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Dowry deaths: SC widens scope of Section 304-B


The Supreme Court indicated in a judgment that a straitjacket and literal interpretation of a penal provision on dowry death may have blunted the battle against the “long-standing social evil”.


GS-II: Social Justice (Issues related to women, Government Policies and Initiatives)

Dimensions of the Article:

  1. Dowry system in India
  2. Defining Dowry
  3. Dowry Prohibition Act, 1961
  4. Contention of the Language used in Section 304-B

Dowry system in India

  • The dowry system in India refers to the durable goods, cash, and real or movable property that the bride’s family gives to the groom, his parents and his relatives as a condition of the marriage.
  • The dowry system can put great financial burden on the bride’s family, and in many cases, the dowry system leads to crime against women, ranging from emotional abuse and injury to even deaths.
  • The payment of dowry has long been prohibited under specific Indian laws including the Dowry Prohibition Act 1961 and subsequently by Sections 304B and 498A of the Indian Penal Code.
  • Dowry deaths accounted for 40% to 50% homicides in the country for almost a decade from 1999 to 2018.
  • In 2019 alone, more than 7,000 cases of dowry death were registered under Section 304-B of the Indian Penal Code.

Defining Dowry

  • A court judgement clarifies the legal definition of dowry as: “Dowry” in the sense of the expression contemplated by Dowry Prohibition Act is a demand for property of valuable security having an inextricable nexus with the marriage, i.e., it is a consideration from the side of the bride’s parents or relatives to the groom or his parents and/or guardian for the agreement to wed the bride-to-be.
  • The Dowry Prohibition Act 1961 defines dowry as: “Dowry means any property or valuable security given or agreed to be given either directly or indirectly – (a) by one party in marriage to the other party in marriage; or (b) by the parents of either party to a marriage or by any other person to either party to marriage or to any other persons; at or before or after the marriage as consideration for the marriage of the said parties, but does not include dower or mahr in the case of persons to whom the Muslim Personal law applies.”

Dowry Prohibition Act, 1961

  • Dowry Prohibition Act, 1961, intended to prevent the giving or receiving of a dowry applies to persons of all religions in India.
  • The legislation underwent subsequent amendment, significantly – in 1984, it was changed to specify that presents given to a bride or a groom at the time of a wedding are allowed.
  • The act and relevant sections of the Indian Penal Code were further amended to protect female victims of dowry-related violence.
  • Amendments to the original Dowry Prohibition Act also established minimum and maximum punishments for giving and receiving dowry and created a penalty for demanding dowry or advertising offers of money or property in connection with a marriage.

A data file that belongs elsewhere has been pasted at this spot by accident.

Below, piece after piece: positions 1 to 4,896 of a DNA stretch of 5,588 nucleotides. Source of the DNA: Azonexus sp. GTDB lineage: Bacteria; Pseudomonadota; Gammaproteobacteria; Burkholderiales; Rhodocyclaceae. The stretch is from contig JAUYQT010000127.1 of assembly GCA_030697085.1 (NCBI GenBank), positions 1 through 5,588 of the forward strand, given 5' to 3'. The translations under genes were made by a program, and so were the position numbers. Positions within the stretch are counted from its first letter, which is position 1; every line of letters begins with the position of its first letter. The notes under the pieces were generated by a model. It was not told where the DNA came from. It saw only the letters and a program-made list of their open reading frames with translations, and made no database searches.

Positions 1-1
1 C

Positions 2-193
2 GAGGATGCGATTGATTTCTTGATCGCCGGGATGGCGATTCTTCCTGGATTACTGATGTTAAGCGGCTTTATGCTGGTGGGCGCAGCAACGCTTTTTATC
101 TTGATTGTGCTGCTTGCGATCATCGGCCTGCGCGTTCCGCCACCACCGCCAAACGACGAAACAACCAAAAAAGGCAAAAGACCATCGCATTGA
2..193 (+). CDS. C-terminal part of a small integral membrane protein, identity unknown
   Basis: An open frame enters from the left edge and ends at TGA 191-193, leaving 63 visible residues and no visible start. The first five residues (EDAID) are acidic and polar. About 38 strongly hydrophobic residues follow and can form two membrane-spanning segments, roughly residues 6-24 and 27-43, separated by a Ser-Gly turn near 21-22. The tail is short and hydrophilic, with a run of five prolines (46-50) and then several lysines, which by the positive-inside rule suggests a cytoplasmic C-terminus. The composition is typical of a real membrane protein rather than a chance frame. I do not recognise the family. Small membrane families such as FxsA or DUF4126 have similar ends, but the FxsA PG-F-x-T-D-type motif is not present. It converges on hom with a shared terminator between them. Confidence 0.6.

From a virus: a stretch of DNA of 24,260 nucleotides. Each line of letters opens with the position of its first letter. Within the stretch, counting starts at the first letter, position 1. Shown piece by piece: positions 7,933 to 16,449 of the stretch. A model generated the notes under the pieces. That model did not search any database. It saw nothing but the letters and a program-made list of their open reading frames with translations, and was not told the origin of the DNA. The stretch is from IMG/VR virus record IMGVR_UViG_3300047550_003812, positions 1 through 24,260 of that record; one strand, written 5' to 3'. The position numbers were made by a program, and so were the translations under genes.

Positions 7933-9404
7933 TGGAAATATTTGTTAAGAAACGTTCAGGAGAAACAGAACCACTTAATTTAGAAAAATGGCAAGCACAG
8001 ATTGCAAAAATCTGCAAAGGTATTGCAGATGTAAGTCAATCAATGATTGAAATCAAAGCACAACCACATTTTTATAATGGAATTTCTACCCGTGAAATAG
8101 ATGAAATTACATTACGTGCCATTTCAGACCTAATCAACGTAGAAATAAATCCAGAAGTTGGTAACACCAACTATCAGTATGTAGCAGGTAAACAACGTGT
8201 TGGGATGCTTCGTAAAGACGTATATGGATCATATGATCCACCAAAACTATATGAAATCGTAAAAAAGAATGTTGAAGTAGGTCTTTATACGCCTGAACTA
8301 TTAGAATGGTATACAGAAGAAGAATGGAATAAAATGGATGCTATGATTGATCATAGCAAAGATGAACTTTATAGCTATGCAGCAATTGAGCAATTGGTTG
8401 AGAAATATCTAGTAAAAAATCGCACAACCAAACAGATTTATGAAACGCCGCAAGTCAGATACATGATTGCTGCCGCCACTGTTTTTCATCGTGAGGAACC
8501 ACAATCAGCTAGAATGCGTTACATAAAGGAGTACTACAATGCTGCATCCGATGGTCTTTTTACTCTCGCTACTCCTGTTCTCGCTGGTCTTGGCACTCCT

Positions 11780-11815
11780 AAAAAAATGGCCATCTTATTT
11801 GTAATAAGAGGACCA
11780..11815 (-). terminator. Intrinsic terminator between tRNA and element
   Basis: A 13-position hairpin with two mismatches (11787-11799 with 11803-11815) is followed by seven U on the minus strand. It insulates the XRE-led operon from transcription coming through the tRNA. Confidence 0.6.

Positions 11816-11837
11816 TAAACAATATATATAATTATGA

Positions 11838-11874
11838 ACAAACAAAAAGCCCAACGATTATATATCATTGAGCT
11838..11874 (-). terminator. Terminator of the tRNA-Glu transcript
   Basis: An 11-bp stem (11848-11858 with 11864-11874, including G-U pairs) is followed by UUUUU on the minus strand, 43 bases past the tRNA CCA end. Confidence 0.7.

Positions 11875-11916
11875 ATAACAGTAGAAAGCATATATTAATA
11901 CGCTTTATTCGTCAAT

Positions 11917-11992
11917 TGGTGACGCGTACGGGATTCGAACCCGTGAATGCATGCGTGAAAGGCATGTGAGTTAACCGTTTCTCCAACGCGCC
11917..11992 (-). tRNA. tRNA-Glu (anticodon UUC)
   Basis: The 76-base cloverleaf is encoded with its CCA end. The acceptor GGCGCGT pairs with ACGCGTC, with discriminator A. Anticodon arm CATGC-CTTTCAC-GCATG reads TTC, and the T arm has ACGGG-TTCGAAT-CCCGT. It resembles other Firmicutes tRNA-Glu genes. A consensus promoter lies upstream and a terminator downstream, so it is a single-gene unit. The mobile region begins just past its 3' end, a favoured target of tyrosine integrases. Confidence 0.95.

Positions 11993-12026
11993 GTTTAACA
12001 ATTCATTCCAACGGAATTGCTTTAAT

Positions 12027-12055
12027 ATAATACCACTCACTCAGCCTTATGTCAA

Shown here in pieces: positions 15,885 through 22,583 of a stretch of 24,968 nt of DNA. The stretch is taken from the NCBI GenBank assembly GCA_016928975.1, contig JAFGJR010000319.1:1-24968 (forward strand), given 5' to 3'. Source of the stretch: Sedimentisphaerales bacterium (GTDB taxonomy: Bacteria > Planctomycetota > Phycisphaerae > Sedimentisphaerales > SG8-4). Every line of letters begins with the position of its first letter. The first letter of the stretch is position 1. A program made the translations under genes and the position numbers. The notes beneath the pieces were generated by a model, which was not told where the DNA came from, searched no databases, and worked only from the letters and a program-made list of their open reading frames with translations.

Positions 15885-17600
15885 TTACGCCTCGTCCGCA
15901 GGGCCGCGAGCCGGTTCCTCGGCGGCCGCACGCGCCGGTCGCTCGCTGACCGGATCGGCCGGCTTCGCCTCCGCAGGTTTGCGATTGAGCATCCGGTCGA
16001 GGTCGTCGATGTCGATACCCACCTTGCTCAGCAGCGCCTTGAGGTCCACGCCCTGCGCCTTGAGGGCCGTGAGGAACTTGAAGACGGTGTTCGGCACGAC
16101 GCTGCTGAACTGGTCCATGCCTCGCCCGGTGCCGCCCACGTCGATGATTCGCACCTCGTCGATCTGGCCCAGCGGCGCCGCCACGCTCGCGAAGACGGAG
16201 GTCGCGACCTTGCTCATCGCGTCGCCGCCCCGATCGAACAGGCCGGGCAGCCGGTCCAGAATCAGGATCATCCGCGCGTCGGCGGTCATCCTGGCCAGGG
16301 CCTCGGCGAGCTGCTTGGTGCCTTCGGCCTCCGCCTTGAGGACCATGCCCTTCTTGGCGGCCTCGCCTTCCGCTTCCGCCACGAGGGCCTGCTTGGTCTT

• The Indian Penal Code was also modified in 1983 to establish specific crimes of dowry-related cruelty, dowry death, and abetment of suicide. These enactments punished violence against women by their husbands or their relatives when proof of dowry demands or dowry harassment could be shown.
  • Another layer of legal protection was provided in 2005 under the Protection of Women from Domestic Violence Act.

Contention of the Language used in Section 304-B

  • The language used in Section 304-B has always flummoxed courts, as the Courts have often opted for a strict and narrow reading of the provision, which was one of the many legal initiatives introduced against dowry.
  • Chief Justice of India who authored the judgment, said courts should instead interpret Section 304-B liberally while keeping in mind the law’s intention to punish dowry and bride-burning.
  • According to Section 304-B, to make out a case of dowry death, a woman should have died of burns or other bodily injuries or “otherwise than under normal circumstances” within seven years of her marriage. She should have suffered cruelty or harassment from her husband or in-laws “soon before her death” in connection with demand for dowry.
  • Over the years, courts had interpreted the phrase ‘soon before’ in Section 304-B as ‘immediately before’. This interpretation would make it necessary for a woman to have been harassed moments before she died. Such “absurd” interpretations should be avoided.
  • According to the current judgement, the Chief Justice of India said that the prosecution needed to show only a “proximate and live link” between the harassment and her death.
  • The court further said the phrase “otherwise than under normal circumstances” in the Section also calls for a liberal interpretation. “Section 304-B, IPC does not take a pigeonhole approach in categorising death as homicidal or suicidal or accidental. The reason for such non-categorisation is due to the fact that death occurring in ‘other than under normal circumstances’ can, in cases, be homicidal or suicidal or accidental.”
  • The judgment also raised concern about the casual way in which trial courts examined accused persons in dowry death cases under Section 313 of the Code of Criminal Procedure. The examination of the accused about the incriminatory material against him should be done in a fair manner. The court must put incriminating circumstances before the accused and seek his response. He should be given sufficient opportunity to give his side of the story. The court should question the accused fairly, with care and caution.

-Source: The Hindu

December 2023